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Article
Publication date: 9 June 2020

Wing Him Yeung and Camillo Lento

The purpose of this paper is to investigate the relationship between corporate governance and earnings opacity in China.

Abstract

Purpose

The purpose of this paper is to investigate the relationship between corporate governance and earnings opacity in China.

Design/methodology/approach

Two corporate governance mechanisms form the basis of the analysis: 1) the board of directors and 2) the external audit function. OLS regression analysis is employed on a large sample from 2000 to 2014 with 20,235 firm-year observations.

Findings

Corporate governance is found to be associated with reduced levels of earnings opacity for Chinese listed companies. Furthermore, the association between corporate governance and reduced levels of earnings opacity strengthened after the implementation of various key reforms.

Practical implications

Chinese regulators are advised to proceed with caution as not all Western approaches to corporate governance are transferrable to the Chinese setting.

Originality/value

This study contributes to the literature by analyzing broad latent constructs of corporate governance in addition to individual observable dimensions in order to reveal that various key reforms have been successful in strengthening the link between governance and reporting quality for Chinese listed companies.

Details

Asian Review of Accounting, vol. 28 no. 4
Type: Research Article
ISSN: 1321-7348

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Article
Publication date: 1 January 2006

Lan Jiang

Following China entered the World Trade Organisation in November 2001, attention has been paid worldwide to the current Chinese legal system, political policies, and the…

Abstract

Following China entered the World Trade Organisation in November 2001, attention has been paid worldwide to the current Chinese legal system, political policies, and the development of economic reform. Recent debates on corporate governance in China have become a global topic of interest. The corporate governance reform is now the centre of the enterprise reform. This paper evaluates the development of corporate governance reform in China and identifies its changes in legislation on corporate control. This paper provides evidence to show that China has been making significant progress in the development of corporate governance reform. It concludes that China has established a fundamental legal framework for corporate governance. The changes in regulations on corporate control indicate that the development of a more sophisticated corporate governance system is under way. However, corporate governance reform in China is still at an early stage of development. The existing problems are still significant. Laws and legal institutions have experienced difficulties keeping up with the changes that have been taking place in China. The rights of selecting management of state‐owned enterprise still remain in the hands of the state. The reform of the banking system lags behind the development of the market economy and state‐owned banks are still under government's control. The paper argues that in Chinese context as far as the rights of selecting management remain in state's hand, the independent board of directors will have less power to achieve the goals in corporate control. Thus the agency problems will not be solved, and it is very difficult to excise and protect minority shareholders' interest. In today's Chinese market the corporate governance cannot provide the protection of minority investors' interests. This paper also argues that it is very dangerous for individual investors to invest in the Chinese market and they have to bear higher risks. This paper suggests that increasing the Sophistication of the corporate governance system of both internal and external control is the key for the Chinese market. This is because the Chinese context is very complicated. There are so many regulations and laws applied in business practice. Different companies and enterprises apply different laws. This paper points out when a national corporate governance system is established it should serve the whole economic market. Thus the further reform of state‐owned enterprises and also the banking system should take place so that China can build up a real economic market structure according to international regulations. This paper also suggests that in the long‐term, building up a cultural background for applying corporate governance system is very important in Chinese society. Improving the culture in the social environment could help to improve the corporate governance in business practices.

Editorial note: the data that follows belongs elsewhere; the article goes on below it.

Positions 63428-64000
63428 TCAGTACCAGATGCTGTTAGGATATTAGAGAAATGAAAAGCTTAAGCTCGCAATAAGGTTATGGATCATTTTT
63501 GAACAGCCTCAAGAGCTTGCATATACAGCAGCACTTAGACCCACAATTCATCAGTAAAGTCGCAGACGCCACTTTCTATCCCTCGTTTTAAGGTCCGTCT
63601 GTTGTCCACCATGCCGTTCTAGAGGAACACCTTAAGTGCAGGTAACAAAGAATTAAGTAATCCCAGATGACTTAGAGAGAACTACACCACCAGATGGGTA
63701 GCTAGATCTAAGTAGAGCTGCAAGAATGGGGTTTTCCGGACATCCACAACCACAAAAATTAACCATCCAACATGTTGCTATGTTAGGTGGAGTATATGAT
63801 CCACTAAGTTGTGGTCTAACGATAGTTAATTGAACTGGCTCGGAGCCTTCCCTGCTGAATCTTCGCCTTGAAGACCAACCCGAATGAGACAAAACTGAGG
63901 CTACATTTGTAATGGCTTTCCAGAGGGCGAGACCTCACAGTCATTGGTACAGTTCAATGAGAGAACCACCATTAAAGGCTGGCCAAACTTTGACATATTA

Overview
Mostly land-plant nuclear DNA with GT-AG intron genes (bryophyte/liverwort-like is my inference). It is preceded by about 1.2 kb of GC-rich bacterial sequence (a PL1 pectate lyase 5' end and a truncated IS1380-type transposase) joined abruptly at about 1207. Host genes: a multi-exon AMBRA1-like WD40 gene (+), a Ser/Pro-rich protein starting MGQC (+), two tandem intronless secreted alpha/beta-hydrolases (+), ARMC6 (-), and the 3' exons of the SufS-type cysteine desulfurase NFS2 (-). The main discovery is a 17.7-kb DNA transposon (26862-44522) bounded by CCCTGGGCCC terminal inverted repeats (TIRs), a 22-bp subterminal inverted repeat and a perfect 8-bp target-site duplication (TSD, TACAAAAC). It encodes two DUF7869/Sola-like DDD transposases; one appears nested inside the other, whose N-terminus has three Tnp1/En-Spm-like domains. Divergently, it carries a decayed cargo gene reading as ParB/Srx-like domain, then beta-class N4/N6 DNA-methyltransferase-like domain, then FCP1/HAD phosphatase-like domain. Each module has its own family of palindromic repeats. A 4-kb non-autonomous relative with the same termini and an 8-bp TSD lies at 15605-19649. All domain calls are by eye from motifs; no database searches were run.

Details

Social Responsibility Journal, vol. 2 no. 1
Type: Research Article
ISSN: 1747-1117

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Article
Publication date: 5 March 2018